Musicians Who Play Wind Instruments Warned of ‘Bagpipe Lung’
There are several llnesses or diseases that have come to be associated with certain professions or activities, such as black lung disease (miners), metal fume fever (welders) and mad hatter disease (hat makers). Now there’s another such illness to add to this list—bagpipe lung.
A new case study from the UK is about a 61-year-old bagpiper, who died from hypersensitivity pneumonitis or HP. The chronic inflammatory lung condition was thought to have been caused by fungi growing inside his dirty bagpipes.
The condition is treatable and most musicians won’t get it. But it can be deadly if it isn’t treated. Dry cough is the most common symptom. Others include shortness of breath and fever.
Study author Jenny King of University Hospital of South Manchester in the UK says an allergic reaction to substances such as mold, fungi or bacteria brings on the condition, causing a patient’s lungs to get stiff and making breathing difficult. The warm moist conditions inside wind instruments are perfect breeding grounds for these organisms.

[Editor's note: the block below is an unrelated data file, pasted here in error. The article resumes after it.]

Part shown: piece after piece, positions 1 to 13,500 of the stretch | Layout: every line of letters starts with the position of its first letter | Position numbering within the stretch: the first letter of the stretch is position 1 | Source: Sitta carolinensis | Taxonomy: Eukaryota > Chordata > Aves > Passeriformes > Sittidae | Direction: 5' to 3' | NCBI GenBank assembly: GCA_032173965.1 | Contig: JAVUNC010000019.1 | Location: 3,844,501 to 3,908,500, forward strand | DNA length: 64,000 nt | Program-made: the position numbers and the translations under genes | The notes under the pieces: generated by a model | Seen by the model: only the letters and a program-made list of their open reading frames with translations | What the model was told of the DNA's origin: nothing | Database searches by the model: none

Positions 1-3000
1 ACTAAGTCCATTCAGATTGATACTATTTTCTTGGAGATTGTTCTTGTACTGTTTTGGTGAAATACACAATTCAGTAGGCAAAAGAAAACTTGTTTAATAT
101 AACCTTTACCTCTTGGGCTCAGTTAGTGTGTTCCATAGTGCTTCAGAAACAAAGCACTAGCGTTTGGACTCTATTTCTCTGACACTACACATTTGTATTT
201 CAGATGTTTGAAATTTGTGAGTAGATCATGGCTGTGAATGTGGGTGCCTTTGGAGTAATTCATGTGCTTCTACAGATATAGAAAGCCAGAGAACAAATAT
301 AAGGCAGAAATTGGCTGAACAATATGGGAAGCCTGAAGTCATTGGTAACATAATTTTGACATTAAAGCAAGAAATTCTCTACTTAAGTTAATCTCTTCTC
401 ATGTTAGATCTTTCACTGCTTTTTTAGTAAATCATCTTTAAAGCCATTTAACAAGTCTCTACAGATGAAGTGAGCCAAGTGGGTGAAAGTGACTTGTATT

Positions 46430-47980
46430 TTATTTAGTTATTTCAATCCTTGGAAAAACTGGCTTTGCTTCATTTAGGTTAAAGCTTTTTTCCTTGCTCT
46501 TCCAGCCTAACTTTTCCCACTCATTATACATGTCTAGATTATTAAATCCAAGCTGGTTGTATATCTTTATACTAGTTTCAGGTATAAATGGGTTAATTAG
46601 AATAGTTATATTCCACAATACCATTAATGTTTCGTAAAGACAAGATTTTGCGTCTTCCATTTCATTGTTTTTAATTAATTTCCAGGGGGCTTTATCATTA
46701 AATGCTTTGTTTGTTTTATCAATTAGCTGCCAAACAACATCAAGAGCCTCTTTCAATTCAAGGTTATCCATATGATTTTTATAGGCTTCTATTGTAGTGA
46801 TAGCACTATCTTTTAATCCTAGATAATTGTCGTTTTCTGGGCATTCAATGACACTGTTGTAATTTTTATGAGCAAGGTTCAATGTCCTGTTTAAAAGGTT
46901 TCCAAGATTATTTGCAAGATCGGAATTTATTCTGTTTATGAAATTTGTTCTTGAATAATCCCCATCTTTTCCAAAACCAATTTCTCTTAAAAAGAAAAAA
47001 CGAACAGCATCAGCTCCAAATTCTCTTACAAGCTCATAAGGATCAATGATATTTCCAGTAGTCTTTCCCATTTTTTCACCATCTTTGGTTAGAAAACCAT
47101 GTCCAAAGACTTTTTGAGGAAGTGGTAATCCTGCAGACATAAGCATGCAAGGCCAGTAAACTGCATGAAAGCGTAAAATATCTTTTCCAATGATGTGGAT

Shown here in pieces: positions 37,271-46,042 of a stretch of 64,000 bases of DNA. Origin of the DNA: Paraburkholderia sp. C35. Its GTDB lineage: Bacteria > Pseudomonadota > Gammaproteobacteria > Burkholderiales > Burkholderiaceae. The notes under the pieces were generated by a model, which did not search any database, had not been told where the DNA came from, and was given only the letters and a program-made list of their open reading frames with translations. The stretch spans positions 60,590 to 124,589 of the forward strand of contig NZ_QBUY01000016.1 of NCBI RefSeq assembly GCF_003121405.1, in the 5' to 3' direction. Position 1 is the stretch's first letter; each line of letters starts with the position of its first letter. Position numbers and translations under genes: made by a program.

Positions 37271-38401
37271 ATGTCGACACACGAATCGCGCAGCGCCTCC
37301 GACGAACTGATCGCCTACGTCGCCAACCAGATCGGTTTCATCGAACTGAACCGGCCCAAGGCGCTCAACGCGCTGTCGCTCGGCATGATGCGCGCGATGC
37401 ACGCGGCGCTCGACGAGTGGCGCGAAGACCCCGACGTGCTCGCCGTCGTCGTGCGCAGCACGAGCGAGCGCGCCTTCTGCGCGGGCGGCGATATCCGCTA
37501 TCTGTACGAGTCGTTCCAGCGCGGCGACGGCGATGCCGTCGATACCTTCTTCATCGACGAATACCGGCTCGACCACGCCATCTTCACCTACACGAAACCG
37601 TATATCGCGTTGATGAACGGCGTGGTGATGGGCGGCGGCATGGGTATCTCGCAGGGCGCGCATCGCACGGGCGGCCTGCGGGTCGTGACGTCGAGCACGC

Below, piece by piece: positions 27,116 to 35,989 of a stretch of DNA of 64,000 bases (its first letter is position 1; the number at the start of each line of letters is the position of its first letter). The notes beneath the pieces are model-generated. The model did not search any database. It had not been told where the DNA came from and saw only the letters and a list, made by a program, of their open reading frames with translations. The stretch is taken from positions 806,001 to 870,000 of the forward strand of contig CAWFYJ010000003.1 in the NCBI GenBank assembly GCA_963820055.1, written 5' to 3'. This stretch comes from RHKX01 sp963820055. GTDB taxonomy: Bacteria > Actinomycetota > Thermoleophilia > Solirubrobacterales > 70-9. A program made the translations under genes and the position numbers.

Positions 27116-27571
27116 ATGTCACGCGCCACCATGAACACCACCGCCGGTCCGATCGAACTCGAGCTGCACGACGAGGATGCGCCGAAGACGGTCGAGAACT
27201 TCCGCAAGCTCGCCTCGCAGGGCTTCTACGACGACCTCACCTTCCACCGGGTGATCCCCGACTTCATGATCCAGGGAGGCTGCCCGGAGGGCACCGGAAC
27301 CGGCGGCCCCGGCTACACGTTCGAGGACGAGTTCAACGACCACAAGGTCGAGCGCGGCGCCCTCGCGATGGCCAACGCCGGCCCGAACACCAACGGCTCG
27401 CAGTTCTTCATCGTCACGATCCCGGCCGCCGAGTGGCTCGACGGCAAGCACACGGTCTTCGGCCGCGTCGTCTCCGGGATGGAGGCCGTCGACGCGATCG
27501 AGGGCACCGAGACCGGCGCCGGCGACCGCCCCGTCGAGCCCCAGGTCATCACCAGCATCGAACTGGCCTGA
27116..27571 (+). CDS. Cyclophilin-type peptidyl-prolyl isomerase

Doctors diagnosed the condition in the bagpipe player and prescribed medication, but couldn’t figure out the source and didn’t know why his symptoms didn’t improve, King says. They never asked him about wind instruments, however; the man played bagpipes daily.
When the man visited Australia for three months—leaving his bagpipes at home—his symptoms improved. But once he was back in the U.K., he resumed playing and the symptoms returned. So the doctors took samples from the bagpipes and found several species of fungi growing inside.
Sadly, it was too late. Even with treatment, the man died of respiratory complications, King says.
There have been similar reports of a saxophone player and trombone player developing HP, but recovering after cleaning their instruments.
Bottom line: Players of wind instruments, such as bagpipes, trumpets, clarinets and trombones, are at risk of getting this rare lung condition if they don’t clean their instruments regularly. Anyone who plays a wind instrument should be stringent about cleaning it, preferably each time it’s played. Take it apart piece by piece. Clean the parts with a brush and rubbing alcohol or detergent and warm water. Allow the pieces to drip dry.